Public scolding as a mechanism for project reprioritization

(My jokey title for some reason reminds me of Samuel Delany’s classic SF story “Time considered as a helix of semi-precious stones”… but I digress.)

Jeremy writes about his new role at Yahoo, and I welcome his move and agree with most of the post. One part, though, I don’t know about:

“I’ve picked on Yahoo and Google quite a bit. I’m a harsh critic–especially about things that are important to me. I get upset when a service doesn’t do what I expect it to do. I don’t expect that to change at all. You want to know why?

Two rea[s]ons:

1. Because it works. Not always, of course, but sometimes the things that I point out get picked up and discussed–even fixed. Saying things in a more public way occasionally provides the motivation and attention necessary to get problems handled. I’m sure Scoble would back me up on this. :-)”

So, if I’m hearing Jeremy correctly, a good way to get things done within your own company is, roughly, to embarrass the company into focusing energy on the thing you’re concerned about. What do y’all think about that? Myself, I don’t have a problem with the publicness or the embarrassment aspect (bring all that on) — my problem with this method is the fact that it probably _does_ work, which Jeremy seems happy about. And if so, what’s the opportunity cost? Jeremy, do you have any visibility into what might be getting unfocused on when your issues receive more focus?I am starting from the assumption here that engineering time is zero-sum without new hiring, and that there are always far more projects to work on than people to do them. Any time a project gets raised in priority, something else sinks, whether you’re paying attention or not.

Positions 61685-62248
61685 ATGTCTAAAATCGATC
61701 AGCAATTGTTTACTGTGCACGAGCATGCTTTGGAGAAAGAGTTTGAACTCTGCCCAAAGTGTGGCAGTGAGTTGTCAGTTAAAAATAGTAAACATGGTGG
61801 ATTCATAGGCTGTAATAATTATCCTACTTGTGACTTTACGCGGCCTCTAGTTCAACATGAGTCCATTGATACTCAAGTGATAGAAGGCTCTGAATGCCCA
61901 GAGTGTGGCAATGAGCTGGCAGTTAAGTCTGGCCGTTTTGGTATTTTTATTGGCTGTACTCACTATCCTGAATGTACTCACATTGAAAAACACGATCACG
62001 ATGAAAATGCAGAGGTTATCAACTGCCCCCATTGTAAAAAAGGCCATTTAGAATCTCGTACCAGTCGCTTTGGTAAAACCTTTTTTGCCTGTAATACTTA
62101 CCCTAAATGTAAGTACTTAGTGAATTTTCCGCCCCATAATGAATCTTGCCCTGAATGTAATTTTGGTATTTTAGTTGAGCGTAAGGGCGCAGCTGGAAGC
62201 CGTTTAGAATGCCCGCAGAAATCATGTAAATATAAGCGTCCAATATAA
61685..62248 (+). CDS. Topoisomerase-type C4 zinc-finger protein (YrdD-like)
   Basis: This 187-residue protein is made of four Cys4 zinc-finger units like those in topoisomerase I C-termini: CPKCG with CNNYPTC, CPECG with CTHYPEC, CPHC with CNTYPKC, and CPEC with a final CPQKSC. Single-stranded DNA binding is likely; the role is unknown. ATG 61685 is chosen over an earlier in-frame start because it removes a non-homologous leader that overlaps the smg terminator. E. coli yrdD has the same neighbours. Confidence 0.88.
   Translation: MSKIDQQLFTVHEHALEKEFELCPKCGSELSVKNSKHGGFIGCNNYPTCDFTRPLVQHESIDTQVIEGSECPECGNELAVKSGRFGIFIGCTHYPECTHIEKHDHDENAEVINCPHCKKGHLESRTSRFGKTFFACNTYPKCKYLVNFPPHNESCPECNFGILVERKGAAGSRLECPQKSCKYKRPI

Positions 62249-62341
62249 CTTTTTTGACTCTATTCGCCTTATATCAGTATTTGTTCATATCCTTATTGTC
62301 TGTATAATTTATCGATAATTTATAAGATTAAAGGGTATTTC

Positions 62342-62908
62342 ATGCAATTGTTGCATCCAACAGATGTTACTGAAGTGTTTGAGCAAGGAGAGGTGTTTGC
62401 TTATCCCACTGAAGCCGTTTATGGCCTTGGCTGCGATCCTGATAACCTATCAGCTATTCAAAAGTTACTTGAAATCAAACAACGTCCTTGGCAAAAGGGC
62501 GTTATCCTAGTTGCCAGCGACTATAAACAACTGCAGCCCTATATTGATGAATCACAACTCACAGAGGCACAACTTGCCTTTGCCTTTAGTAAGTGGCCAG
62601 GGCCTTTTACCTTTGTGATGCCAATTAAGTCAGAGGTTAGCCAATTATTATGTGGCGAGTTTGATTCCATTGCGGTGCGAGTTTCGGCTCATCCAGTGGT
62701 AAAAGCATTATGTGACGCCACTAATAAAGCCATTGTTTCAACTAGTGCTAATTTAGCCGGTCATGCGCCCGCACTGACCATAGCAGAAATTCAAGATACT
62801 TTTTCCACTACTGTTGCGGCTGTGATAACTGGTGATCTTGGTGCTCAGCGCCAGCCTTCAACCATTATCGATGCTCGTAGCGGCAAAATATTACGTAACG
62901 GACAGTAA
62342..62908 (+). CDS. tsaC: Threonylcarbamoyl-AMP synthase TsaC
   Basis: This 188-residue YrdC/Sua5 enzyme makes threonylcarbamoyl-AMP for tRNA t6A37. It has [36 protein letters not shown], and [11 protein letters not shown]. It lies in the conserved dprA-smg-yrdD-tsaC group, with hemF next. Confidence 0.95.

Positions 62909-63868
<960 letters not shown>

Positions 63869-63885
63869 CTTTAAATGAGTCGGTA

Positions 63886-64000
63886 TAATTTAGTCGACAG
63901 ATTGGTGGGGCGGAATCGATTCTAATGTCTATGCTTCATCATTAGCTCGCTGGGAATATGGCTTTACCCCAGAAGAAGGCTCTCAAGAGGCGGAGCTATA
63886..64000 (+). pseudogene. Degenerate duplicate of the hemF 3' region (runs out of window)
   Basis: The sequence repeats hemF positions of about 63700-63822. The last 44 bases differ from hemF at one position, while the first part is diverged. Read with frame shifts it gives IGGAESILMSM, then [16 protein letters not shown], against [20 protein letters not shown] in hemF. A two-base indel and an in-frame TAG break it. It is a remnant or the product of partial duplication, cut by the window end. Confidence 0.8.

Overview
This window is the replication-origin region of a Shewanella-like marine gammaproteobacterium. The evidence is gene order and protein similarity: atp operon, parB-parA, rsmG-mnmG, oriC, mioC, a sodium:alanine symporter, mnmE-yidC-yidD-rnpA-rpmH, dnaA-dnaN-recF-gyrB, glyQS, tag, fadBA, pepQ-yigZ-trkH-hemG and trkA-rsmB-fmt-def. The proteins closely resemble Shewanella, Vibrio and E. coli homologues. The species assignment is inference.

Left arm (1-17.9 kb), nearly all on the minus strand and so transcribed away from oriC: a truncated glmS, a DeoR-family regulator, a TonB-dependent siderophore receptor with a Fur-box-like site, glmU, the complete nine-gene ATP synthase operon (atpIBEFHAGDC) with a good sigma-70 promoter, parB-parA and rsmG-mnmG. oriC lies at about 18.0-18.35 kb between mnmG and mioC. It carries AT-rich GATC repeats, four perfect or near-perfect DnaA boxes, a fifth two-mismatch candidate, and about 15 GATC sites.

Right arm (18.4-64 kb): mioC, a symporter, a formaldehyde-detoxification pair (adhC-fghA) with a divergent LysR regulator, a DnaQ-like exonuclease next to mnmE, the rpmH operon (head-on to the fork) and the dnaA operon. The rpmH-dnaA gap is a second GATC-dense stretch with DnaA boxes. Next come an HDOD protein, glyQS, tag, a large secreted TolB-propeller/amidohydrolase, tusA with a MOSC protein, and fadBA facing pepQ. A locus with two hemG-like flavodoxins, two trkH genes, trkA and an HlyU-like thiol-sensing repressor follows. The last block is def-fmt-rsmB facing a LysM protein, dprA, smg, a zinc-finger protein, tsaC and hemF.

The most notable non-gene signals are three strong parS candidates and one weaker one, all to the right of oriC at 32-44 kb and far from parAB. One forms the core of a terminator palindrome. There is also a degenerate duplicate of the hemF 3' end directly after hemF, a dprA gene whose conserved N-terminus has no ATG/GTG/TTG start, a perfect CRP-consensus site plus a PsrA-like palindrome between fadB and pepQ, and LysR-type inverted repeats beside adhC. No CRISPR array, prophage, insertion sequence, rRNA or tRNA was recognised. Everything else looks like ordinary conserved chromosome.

My own experience with large companies dealing with the occasional suddenly visible flaw in their product is that it doesn’t always lead to the best prioritization decision. You get conversations like this:

“We must have an immediate fix to sub-issue Y of quality issue X!!!”
“Why?”
“Because people are talking about it!!!”
“Hmm, OK. Well, the only person who can fix that is engineer Z. And he’s busy.”
“Whatever he’s working on can’t possibly be as important as sub-issue Y of quality issue X!!!”
“You’re right. He’s just working on our general complete approach to solve quality issue X once and for all, which in our planning meeting we decided was the most important project in the whole world. I’ll tell him to switch right now.”

In other words, the gadfly public product-improvement complaint can in practice just be another source of thrash. (Um, I’m sorry, let me rephrase that: “can provide the motivation and attention necessary to get the problems handled”. Is that better?)

If the source of people talking about the issue is somewhat organic, like customer complaints, then it completely makes sense to listen and change priorities (and that’s a hallmark of a nimble, responsive company, I guess). What makes me slightly uneasy about Jeremy’s approach is its self-aware manipulation of that dynamic.

As Jeremy says, this is now his job (and that, btw, makes my opinions on the dynamic moot). Interestingly, though, the fact that you can effect internal change by external blogging depends on the bloggers (or at least the well-known ones) being small in number – in fact, it should work best when you have a designated blogger like J or Scoble. What if (like MSFT) we had 1000 bloggers internal to a large company all talking loudly about where they want the product to go? This would make us all happy, actually. I assume that it would make J. happy, and it would make me happy, in part because it would be much more difficult for one single voice to effect change purely by making a complaint public. This is not just because the voices would tend to drown each other out, but also because it would help the company adapt to the openness and not let itself get thrashed.

So let 1000 flowers bloom, I say. I hope to see a lot more company-internal bloggers saying what they really think.

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